- Kevin Jagernauth

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Albert Maysles: The Hollywood Interview

10 April 2014 4:02 PM, PDT | The Hollywood Interview | See recent The Hollywood Interview news »

Albert Maysles: Gimme Some Truth

By

Alex Simon

I'm sick and tired of hearing things/From uptight, short-sighted, narrow-minded hypocritics/All I want is the truth/Just gimme some truth/I've had enough of reading things/By neurotic, psychotic, pig-headed politicians/All I want is the truth/Just gimme some truth. – John Lennon

Albert and David Maysles are generally regarded as the fathers of the modern American documentary film. Beginning in the early 1960s, their pioneering work with contemporaries such as Robert Drew, Richard Leacock and D.A. Pennebaker helped launch the “Direct Cinema” movement, devoted to capturing real life as closely as possible, in all its unscripted reality. Today, filmmakers like Michael Moore, reality TV and every news magazine on the air and on the web can trace their linage back to the Maysles brothers.

Their three defining features: Salesman (1968), a sobering and often hilarious look at the lives »

- The Hollywood Interview.com

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Film Review: ‘Age of Panic’

24 March 2014 1:59 PM, PDT | Variety - Film News | See recent Variety - Film News news »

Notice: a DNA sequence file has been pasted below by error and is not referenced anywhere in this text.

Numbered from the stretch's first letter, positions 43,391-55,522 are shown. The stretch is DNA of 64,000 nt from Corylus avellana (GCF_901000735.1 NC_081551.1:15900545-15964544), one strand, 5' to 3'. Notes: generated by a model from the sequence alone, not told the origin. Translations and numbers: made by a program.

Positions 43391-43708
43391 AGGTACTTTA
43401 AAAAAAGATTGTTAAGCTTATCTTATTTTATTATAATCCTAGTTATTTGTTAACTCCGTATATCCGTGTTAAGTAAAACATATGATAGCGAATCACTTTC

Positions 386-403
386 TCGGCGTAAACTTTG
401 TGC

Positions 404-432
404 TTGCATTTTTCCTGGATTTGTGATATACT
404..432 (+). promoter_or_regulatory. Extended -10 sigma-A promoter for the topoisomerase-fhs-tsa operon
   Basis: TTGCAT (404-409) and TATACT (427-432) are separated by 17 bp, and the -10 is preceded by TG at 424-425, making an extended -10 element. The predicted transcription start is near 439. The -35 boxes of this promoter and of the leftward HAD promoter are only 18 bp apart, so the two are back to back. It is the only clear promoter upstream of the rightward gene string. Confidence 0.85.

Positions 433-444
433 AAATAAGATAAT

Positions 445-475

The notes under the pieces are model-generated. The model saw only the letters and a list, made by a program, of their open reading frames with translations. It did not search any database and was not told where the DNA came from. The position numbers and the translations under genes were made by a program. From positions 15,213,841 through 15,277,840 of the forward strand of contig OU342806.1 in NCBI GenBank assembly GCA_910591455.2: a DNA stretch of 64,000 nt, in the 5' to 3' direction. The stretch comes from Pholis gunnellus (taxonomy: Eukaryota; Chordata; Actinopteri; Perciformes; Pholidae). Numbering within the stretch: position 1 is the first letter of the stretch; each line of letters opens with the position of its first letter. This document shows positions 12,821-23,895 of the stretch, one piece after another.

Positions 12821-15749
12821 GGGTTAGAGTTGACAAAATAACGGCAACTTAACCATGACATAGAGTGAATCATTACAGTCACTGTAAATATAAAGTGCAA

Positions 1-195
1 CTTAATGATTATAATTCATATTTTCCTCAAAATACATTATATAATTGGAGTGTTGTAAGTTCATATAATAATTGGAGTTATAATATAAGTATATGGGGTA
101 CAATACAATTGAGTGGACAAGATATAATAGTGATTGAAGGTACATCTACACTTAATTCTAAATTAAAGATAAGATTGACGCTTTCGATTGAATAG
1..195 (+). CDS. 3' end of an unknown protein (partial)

The tumultuous, hotly contested 2012 French presidential election, pitting right-winger Nicolas Sarkozy against socialist Francois Hollande, provides the larger maelstrom against which a couple’s custody battle unfolds in Gallic helmer-scribe Justine Triet’s frantic farce “Age of Panic.” The exes’ skill at sweeping lovers, friends, colleagues, babysitters and total strangers into their emotional vortex adds greatly to the absurdity wending its way through the streets, packed to bursting with masses of warring party enthusiasts. Placing a couple’s inability to mediate visiting rights within the context of extreme political polarization, this whirlwind comedy might prove particularly timely for American auds.

The day begins in total chaos. Television reporter Laetitia (Laetitia Dosch) is on the phone with her boss, explaining why she’s late in covering the elections, while her little daughters scream at the top of their lungs and her overly helpful b.f., Virgil (Virgil Vernier), gives officious instructions »

- Ronnie Scheib

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2014 | 2013 | 2012 | 2011 | 2010 | 2009 | 2008 | 2007 | 2005 | 2004

7 items from 2014